Yet January has its merits. It returns us to a sense of order, beginning things again, or starting them anew. It is an excellent planning month. “Winter is the time of promise because there is so little to do – or because you can now and then permit yourself the luxury of thinking so.” – Stanley Crawford January is when a lot of that to-do list falls away. The festive break seems to wash away the ephemera; tasks which were so urgent in December, yet are forgotten afterwards.
People spend January rediscovering what it is they do.
Or discovering what it is they want to do. “The tendinous part of the mind, so to speak, is more developed in winter; the fleshy, in summer. I should say winter had given the bone and sinew to literature, summer the tissues and the blood.”– John Burroughs It is a season for creating frameworks, building the scaffolding of the coming year.
So it follows that the this season’s Artefact Cards should be all about structure; helping you capture those delicate, fragile ideas, and bringing them in from the cold.
We are proud to present the Ice Blue Graph, the seasonal special for Winter 2013.
“Let us love winter, for it is the spring of genius”– Pietro Aretino
It is in these Winter days that inspiration often strikes, and the structure around ideas and projects begins to form, like ice creeping across the bottom of a window pane. It is fitting, perhaps, that the possible the finest box of Artefact Cards we’ve created arrives in the season in which the project itself began to properly take form.
ii – A Cover Song of a Cover Song
I spent a lot of last winter wandering around with this in my pocket.
When you’re starting out doing something new, you look around to see who does it brilliantly. And Field Notes do seasons brilliantly. They do a lot of things brilliantly. I point you, for instance, to their story:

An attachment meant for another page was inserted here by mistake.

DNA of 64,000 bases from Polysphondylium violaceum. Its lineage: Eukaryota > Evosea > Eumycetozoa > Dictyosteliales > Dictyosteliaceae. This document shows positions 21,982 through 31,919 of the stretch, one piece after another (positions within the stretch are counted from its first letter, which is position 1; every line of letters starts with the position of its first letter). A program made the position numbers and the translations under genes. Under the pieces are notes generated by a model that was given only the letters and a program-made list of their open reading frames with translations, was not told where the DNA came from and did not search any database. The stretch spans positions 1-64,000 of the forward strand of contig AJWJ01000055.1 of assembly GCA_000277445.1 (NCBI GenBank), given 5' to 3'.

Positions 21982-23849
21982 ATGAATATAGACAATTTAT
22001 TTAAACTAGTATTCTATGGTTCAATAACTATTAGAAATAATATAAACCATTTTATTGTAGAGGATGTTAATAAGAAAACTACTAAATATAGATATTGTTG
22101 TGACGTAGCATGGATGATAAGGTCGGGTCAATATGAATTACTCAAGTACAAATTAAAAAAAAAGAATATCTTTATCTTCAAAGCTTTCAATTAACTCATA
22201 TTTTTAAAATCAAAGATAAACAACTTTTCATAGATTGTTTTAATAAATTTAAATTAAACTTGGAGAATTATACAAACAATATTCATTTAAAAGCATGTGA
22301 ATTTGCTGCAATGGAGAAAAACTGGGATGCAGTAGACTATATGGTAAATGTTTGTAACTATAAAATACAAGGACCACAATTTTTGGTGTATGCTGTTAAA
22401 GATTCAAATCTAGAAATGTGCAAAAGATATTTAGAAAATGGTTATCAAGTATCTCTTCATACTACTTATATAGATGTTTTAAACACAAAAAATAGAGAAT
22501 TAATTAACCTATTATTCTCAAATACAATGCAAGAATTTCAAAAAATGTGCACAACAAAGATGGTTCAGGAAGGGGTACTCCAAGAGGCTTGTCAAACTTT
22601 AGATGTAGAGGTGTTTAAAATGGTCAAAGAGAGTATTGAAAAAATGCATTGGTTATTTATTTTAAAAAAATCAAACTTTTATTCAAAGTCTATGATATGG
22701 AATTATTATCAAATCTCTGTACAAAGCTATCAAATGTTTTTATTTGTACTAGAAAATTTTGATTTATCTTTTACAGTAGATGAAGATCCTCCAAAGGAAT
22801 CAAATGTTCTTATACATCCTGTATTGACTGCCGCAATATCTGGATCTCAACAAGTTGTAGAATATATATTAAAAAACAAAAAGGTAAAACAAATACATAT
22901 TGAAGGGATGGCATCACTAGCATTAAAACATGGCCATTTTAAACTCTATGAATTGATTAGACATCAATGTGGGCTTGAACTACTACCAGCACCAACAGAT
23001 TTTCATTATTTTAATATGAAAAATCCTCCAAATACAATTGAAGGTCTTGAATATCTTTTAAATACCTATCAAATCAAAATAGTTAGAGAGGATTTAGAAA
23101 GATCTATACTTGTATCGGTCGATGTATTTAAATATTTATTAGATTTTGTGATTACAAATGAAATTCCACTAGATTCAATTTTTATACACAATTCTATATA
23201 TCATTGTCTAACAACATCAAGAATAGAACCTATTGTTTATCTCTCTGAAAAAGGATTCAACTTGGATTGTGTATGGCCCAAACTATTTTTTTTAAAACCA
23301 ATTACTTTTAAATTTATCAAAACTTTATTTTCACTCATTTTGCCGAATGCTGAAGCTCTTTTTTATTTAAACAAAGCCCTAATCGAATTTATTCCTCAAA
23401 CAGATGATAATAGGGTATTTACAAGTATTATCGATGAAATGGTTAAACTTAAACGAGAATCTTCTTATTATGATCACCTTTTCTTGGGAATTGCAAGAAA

“Inspired by the vanishing sub genre of agricultural memo books, ornate pocket ledgers, and the simple, unassuming beauty of a well-crafted grocery list, the Draplin Design Co., Portland, Ore – in conjunction with Coudal Partners, Chicago, Ill. – brings you “Field Notes” in hopes of offering “An honest memo book worth fillin’ up with GOOD INFORMATION.”
On trains and planes, in coffee shops and waiting rooms, I mapped out across the pages of that Northerly notebook the first few sketches of what the Artefact boxes would look like.
How they’d be packaged, how to do a trial pack, refills and so on. Components, material costs, seasonal ideas.
It began to bring structure to the idea of Artefact Cards – what it looked like as a product, rather than a project.
(There’s that word again, structure.)
That Northerly book became the original repository for all of the ideas that Artefact Cards would become.
I turn back through the pages every so often, and find some great ideas we haven’t done yet, and some rubbish ideas we have. And vice versa, thankfully.
I now use Artefact Cards offers to keep projects alive within. Bad ideas are thrown away, good ideas replace them, new shapes and strategies are found by reorganising and rearranging.
But I am still never, never found without a Field Notes book, for moments when I finds me some of that GOOD INFORMATION.